Crepe Myrtle Pruning Step-by-Step

February 24, 2009 | By | Comments (617)

What concerns people most in the country right now? Losing their jobs? Losing their retirements? Nope. It’s how to properly prune their crepe myrtles Here’s a step-by-step guide showing how the Grumps prunes his.

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Why do you need my advice? Because a lot of you take guidance from your ignorant neighbors neighbors, who prune their crepe myrtles to look like this.

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This is what I call “crepe murder.” I didn’t invent the term. I think it was coined by Byers Nursery, a big wholesale grower of crepe myrtles in Huntsville, Alabama. I just did what we Americans have always done so well — pass off other’s good ideas as your own.

Crepe murder is bad for several reasons.

1. It turns beautiful trees into ugly stumps.

2. It prevents the formation of pretty, mottled bark on maturing trunks.

3. A forest of skinny, whip-like shoots sprouts from the end of each ugly stump. These whips are too weak to hold up the flowers, so the branches often bend to the ground, like a drunk who’s about to lose his lunch.

Another reason people butcher crepe myrtles is because they say their plants get too big. All that this means is that these cretins chose the wrong plant for the wrong spot. Most popular crepe myrtle varieties (‘Natchez,’ ‘Miami,’ ‘Sioux,’ ‘Dynamite,’ Muskogee,’ ‘Watermelon Red’) grow at least 25-30 feet tall. So plant them out in the yard — not in front of your bay windows. Or go for compact, lower-growing kinds, like ‘Acoma,’ ‘Centennial,’ ‘Hopi,’ ‘Prairie Lace,’ ‘Victor,’ ‘Zuni,’ of the Petite Series from Monrovia.

Cm_before_2

The crepe myrtle you see above is deep-pink ‘Miami.’ I planted it in my front yard from a 3-gallon pot 15 years ago. I never pruned it much, because I strung it with tiny Xmas lights that I never took down. Leaving them on the tree reduced my Xmas decorating each year to 10 seconds. All I had to do was plug in the lights before Xmas and unplug them after. You could learn from this.

However, not being able to prune without cutting the light cords meant my crepe myrtle grew too dense and spread too wide. So last week, I took off the lights. Then, aided by my lovely unseen wife who agreed to take pictures, I finally pruned it to show you how it’s done and how a mature crepe myrtle is supposed to look. Murderers, take note!

Here is the crepe myrtle before I started. It doesn’t look too bad, but needs thinning. The tool leaning up against it is my trusty pole pruner. I like it because you can extend the pole to cut branches more than 15 feet from the ground.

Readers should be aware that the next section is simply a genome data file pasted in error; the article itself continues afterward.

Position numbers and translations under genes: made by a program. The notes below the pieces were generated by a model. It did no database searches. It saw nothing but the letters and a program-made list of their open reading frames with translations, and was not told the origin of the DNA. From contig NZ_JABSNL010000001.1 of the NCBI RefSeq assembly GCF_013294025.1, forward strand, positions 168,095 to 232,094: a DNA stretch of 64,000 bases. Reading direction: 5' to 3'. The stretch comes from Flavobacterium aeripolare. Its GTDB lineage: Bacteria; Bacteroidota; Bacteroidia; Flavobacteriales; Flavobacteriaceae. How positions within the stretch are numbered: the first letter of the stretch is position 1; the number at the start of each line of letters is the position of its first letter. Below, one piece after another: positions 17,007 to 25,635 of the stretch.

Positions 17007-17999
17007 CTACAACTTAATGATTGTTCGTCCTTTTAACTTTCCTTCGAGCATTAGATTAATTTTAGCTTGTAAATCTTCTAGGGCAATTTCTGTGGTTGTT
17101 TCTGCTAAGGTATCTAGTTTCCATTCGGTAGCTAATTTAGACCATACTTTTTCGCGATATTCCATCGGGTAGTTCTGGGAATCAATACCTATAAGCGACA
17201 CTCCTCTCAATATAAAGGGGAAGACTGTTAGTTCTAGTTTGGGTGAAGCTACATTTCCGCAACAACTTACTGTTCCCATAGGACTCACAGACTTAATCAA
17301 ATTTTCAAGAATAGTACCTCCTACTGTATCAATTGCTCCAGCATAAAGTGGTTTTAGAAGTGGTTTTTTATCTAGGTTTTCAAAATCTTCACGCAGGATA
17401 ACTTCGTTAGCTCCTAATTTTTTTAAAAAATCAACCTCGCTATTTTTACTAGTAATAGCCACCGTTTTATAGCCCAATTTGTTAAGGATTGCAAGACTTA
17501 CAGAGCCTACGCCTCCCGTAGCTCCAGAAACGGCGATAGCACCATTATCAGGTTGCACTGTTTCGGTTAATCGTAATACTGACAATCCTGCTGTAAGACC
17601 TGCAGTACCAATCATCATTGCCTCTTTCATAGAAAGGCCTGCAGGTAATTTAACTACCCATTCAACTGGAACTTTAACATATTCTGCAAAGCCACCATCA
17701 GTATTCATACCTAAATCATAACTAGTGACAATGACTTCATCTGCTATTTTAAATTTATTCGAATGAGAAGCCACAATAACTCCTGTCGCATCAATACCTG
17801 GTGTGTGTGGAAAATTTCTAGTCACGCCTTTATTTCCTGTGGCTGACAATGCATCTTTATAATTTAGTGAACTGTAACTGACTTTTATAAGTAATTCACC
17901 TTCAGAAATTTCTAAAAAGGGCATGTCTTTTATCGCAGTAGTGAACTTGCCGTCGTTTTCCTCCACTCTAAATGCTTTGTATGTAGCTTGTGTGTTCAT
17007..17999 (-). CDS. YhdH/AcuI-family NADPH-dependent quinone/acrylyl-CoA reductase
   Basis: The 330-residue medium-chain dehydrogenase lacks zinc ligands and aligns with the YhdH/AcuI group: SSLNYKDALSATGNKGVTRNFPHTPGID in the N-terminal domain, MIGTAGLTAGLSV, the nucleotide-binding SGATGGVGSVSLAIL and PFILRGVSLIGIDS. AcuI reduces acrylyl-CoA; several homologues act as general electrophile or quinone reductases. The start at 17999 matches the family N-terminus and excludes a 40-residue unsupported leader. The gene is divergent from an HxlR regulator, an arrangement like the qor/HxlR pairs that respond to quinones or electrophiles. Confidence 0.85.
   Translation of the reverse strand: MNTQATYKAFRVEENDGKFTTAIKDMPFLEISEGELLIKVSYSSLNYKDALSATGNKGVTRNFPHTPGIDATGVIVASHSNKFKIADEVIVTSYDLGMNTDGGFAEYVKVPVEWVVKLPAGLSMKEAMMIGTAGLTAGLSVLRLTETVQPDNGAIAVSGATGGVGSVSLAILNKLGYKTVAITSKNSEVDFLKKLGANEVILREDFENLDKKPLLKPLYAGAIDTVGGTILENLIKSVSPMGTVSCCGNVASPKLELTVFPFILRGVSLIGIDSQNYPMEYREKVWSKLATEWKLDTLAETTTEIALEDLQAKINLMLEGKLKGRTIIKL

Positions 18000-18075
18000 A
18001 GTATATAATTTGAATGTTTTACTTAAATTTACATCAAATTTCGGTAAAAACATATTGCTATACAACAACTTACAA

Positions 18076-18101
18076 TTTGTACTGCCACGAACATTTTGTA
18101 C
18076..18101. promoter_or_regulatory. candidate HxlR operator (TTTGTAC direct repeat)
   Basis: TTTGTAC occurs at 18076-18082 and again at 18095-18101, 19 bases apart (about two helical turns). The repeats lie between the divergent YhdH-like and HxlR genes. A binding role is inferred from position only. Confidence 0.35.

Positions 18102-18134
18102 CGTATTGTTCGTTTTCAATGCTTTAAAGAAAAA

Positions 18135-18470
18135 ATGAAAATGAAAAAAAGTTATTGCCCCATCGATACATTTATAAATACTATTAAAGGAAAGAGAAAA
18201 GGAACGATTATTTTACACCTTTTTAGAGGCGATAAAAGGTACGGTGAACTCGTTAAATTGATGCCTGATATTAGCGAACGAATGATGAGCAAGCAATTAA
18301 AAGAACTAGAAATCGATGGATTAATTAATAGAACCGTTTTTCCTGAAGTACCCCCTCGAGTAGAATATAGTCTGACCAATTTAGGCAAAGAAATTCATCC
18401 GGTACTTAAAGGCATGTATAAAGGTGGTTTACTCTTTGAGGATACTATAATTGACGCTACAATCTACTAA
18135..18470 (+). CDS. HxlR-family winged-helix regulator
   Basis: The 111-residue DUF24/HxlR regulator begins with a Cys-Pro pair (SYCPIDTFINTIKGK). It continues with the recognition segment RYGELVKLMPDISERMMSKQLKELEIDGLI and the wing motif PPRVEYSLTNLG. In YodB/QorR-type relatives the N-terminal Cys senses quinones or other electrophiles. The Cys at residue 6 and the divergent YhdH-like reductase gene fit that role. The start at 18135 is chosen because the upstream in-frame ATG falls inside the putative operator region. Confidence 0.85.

Crepe Myrtle — Your Questions Answered

Objectives

Before you prune anything, it’s a good idea to know what you’re trying to accomplish. After all, you can always go back and cut more. You can’t go back and cut less. My objective was to maintain well-spaced, main trunks with handsome bark and to thin out out the center to permit easy penetration of sunlight and air. I always say if a bird can easily fly through the center of your crepe myrtle, the branches are spaced about right. If a bird can easily fly through the center of your house, you’re probably missing some windows.

Pruning Tools

To properly prune a mature crepe myrtle, you need 3 tools.

1. Hand pruners to clip twigs and branches less than 1/2-inch thick.

2. Loppers to cut branches 1/2-inch to 1-1/2 inches thick

3. Pole pruners or a pruning saw to cut branches more than 1-1/2 inches thick.

When to Cut
Late winter (right now) is the best time to prune a crepe myrtle, because it’s leafless and you can easily see all of the branches. It also blooms on new growth, so pruning now won’t reduce blooming. In fact, it may increase it.

What to Cut

Remove branches in the following order.

1. Suckers coming up from the base.

2. All side branches growing from the main trunks up to a height of at least 4 feet.

3. All higher branches growing inward towards the center of the tree.

4. All crossing, rubbing, and dead branches.

5. Branches growing at awkward angles that detract from the tree’s appearance.

Always cut back to a larger branch of the trunk. Don’t leave stubs. Removing seedheads on the end of branches is optional. Leaving them doesn’t reduce blooming. I leave mine.

Pole_pruners_2

The Finished Product
Below is the result of this year’s pruning. Isn’t it purty? The crepe myrtle is still a little denser than I would like, but I can prune it again next winter. Every year, the job gets easier.

Cm_after_2

More Crepe Myrtle Stuff

If your appetite for all things crepe myrtle still isn’t sated, you can read more brilliant commentary from the Grump about crepe myrtle care.

COMMENTS

  1. Steve Bender

    Jerry,

    Yes, you can restore a butchered crepe myrtle. Read how in this article: http://www.southernliving.com/home-garden/gardens/stop-dont-chop-crepe-myrtles

    January 25, 2015 at 8:43 am
  2. Oma julie

    Best advice I could give my Son in law Who is a get’er done but not a handy man

    January 18, 2015 at 9:17 am
  3. Carolyn Banks

    Thanks for answering and it’s good to know about the aphids, but what is more important to me is this: if I do cut these trees short, will they live? And is there a time of the year when that should be done? The one I saw in the park is cut as a stump about 6 inches above the ground, yet beautiful blooming shoots grew out of it, 4-6 ft. high. That is what I’d like to have happen to mine.

    January 13, 2015 at 11:51 am
  4. Steve Bender

    Carolyn,

    This is why I encourage people to plant newer kinds of crepe myrtles that don’t grow more than 15 feet tall and therefore don’t need pruning. These include ‘Acoma’ (white), ‘Catawba’ (purple), ‘Pink Velour’ (deep pink), and ‘Tonto’ (red). I can’t think of anything else to do for the ones you have now but to prune them shorter. The sticky stuff is honeydew secreted to sucking insects such as aphids. You can kill the aphids by spraying the foliage with horticultural oil according to label directions.